Cashless Khayelitsha – Part 2: Banking on Small Businesses in South Africa

Posted by: Jessica Robey
Category: Cashless Khayelitsha, Credit, Financial services, Social initiatives
Part 2 in our series of blogs on 'Cashless Khayelitsha'.

As part of the Cashless Khayelitsha pilot action-research project, we deployed mobile point of sale (MPOS) devices in the small township-based businesses we are working with.

Large banks require business owners to have a business bank account in order to enroll for a device. This prompted us to look at the general pricing structures and offerings of the different business bank accounts, focusing on those targeting small business owners.

We found complicated pricing structures, high transaction costs, and little evidence of banks incentivising small business owners to move away from cash. While all the accounts we investigated were advertised as ‘affordable’ and tailored to the needs of small business owners, few catered to the needs of the township-based businesses we are working with.

The good news is that new digital banks are a significant improvement. In addition, non-bank service providers including market leader Yoco and iKhokha do not require their clients to have a business bank account. Businesses can instantly start receiving the benefits of digitising their customer payments without the extra hassle and cost of opening a separate business account. Because of this, we only deploy these two solutions in the Cashless Khayelitsha project.

Nevertheless, we think it is useful to share what we found, in the hope that it prompts more competition and innovation in the provision of digital banking and payment solutions for small businesses.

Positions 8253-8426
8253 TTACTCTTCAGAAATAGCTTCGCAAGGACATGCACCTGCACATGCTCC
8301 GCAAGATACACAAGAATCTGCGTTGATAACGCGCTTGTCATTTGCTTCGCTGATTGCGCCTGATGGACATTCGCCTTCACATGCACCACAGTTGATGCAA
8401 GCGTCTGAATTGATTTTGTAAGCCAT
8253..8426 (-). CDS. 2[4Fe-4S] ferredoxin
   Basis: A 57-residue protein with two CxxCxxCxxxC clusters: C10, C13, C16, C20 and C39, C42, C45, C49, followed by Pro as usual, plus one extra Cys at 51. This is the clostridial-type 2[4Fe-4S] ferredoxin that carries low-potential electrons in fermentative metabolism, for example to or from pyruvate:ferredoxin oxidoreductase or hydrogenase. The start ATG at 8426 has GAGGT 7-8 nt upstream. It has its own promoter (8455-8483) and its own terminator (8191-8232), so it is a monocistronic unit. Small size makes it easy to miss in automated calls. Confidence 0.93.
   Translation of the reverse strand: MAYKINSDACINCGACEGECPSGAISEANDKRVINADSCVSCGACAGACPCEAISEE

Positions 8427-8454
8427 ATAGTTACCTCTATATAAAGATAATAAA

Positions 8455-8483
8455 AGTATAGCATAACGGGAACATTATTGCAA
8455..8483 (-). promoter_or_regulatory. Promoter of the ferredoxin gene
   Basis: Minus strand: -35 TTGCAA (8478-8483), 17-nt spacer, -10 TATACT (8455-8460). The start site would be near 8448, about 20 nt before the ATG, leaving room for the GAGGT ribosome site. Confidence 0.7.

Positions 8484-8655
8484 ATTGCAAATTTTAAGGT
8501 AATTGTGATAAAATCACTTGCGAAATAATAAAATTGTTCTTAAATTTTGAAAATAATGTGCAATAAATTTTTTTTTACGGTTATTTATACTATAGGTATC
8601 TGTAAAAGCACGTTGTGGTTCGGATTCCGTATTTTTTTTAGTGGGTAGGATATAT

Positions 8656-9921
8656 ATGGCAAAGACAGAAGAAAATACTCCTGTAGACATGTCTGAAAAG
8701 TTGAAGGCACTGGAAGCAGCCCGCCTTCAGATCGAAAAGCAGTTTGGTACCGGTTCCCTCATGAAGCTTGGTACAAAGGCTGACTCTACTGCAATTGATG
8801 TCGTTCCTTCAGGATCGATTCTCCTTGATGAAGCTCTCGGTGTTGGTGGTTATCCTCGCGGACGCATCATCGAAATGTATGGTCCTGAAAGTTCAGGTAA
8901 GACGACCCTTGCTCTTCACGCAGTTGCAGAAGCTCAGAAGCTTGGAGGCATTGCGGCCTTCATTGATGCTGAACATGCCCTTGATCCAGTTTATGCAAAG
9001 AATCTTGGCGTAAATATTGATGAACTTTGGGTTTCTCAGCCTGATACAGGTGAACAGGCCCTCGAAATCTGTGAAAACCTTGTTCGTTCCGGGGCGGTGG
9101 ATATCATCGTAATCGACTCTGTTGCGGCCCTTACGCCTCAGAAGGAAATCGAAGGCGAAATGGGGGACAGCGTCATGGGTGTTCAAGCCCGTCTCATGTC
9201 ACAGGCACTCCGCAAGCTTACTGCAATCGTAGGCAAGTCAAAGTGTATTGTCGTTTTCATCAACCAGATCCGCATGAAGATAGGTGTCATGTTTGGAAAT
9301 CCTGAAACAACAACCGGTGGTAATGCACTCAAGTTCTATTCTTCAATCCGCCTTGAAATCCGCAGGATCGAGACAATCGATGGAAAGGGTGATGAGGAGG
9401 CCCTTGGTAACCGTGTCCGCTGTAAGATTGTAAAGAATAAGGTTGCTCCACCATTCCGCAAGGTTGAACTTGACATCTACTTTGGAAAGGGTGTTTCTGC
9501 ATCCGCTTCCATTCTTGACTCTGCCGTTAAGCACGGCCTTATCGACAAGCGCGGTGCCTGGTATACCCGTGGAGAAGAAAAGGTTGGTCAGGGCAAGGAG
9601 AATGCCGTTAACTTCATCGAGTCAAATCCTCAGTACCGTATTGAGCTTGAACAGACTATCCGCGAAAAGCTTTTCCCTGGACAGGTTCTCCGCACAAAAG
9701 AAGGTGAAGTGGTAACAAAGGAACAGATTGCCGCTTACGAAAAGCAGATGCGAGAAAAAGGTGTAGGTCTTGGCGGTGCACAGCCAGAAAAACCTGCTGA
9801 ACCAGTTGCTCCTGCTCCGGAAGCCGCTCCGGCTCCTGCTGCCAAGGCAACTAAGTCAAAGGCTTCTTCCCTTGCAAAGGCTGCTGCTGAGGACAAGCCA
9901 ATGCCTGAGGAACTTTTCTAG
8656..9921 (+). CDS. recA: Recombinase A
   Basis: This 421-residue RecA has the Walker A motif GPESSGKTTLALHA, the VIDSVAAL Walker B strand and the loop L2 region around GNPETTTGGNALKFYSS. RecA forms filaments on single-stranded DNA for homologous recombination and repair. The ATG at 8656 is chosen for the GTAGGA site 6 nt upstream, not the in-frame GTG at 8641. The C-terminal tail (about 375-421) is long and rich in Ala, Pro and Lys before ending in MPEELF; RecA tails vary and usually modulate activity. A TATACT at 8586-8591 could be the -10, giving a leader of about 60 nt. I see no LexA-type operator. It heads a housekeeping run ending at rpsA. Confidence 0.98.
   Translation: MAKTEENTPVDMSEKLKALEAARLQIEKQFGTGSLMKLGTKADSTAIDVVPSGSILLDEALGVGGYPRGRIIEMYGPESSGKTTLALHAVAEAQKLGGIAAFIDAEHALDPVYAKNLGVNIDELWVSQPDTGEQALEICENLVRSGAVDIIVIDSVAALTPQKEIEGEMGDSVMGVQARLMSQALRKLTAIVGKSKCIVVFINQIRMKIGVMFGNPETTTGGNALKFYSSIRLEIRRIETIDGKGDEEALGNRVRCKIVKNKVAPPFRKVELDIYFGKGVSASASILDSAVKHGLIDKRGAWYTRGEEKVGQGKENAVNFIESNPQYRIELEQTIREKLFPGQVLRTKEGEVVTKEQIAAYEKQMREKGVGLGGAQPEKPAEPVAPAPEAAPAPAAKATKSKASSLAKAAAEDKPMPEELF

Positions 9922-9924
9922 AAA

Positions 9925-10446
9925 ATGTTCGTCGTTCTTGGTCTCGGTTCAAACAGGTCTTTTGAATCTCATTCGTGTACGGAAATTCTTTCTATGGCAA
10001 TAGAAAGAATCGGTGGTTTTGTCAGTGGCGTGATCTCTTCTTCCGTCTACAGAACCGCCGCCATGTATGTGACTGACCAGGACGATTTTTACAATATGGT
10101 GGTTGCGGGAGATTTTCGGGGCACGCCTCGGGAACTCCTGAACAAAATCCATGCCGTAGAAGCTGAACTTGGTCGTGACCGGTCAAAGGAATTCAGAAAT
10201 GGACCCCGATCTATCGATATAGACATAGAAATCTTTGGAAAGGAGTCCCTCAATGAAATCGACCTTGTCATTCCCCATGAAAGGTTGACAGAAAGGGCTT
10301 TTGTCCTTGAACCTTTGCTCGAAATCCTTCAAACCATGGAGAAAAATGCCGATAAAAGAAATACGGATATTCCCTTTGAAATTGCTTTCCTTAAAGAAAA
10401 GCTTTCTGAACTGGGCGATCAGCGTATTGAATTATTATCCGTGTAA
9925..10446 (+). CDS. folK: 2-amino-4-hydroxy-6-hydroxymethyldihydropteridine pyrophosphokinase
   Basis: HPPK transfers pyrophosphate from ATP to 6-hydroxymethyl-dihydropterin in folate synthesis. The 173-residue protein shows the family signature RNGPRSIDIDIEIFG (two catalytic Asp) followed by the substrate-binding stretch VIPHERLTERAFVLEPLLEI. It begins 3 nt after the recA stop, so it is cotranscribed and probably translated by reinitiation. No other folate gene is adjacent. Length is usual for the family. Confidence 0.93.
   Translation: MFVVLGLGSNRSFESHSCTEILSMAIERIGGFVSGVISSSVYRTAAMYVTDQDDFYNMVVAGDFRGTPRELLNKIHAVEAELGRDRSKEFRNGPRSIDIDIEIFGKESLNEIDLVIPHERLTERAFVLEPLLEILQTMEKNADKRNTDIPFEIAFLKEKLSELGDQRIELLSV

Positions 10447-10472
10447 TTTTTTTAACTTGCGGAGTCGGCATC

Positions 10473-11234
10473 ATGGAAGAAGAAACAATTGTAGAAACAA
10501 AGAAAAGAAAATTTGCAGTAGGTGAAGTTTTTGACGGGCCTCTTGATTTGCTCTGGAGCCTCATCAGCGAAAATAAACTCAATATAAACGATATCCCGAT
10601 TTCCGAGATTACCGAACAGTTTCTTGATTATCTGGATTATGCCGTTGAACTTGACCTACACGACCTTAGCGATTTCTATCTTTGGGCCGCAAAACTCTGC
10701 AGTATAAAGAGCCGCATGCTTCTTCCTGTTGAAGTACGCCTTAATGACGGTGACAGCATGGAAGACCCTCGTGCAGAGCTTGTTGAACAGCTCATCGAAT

In this blog series, we explore pricing of key bank account services and access to channels from the perspective of Amos* (not his real name), a business owner located in Makhaza, Khayelitsha. The specific products we explore are:

  • TymeBank’s Everyday business bank account
  • Bank Zero’s business account
  • Standard Bank’s MyMoBiz account
  • Capitec’s Mercantile business current account
  • FNB’s First business zero account
  • ABSA’s Evolve Zero account
  • Nedbank’s Start Up Bundle account

Amos owns a small restaurant in Makhaza Khayelitsha which he opened during lockdown. In a typical month his business revenue is around R45 000, some of which he now receives digitally. Which bank account offers him the best deal? This is a surprisingly difficult question to answer. Fee structures are so complicated that most banks have a ‘compare’ function on their websites to enable prospective clients to assess costs associated with the different business account offerings. Unfortunately, they don’t include all services and associated costs. Business owners are therefore well advised to conduct a careful analysis of the detailed pricing guide to make the most efficient choice, which may well be to forgo the privilege of having a business bank account altogether.

To explore this topic further, we have written two blogs looking at Who is banking on the small township business owners? and Where should Amos bank? 

Authors: Illana Melzer, Jessica Robey, Frances Whitehead

Like our blogs? Subscribe to receive email updates when new blogs are published.

Author: Jessica Robey

Leave a Reply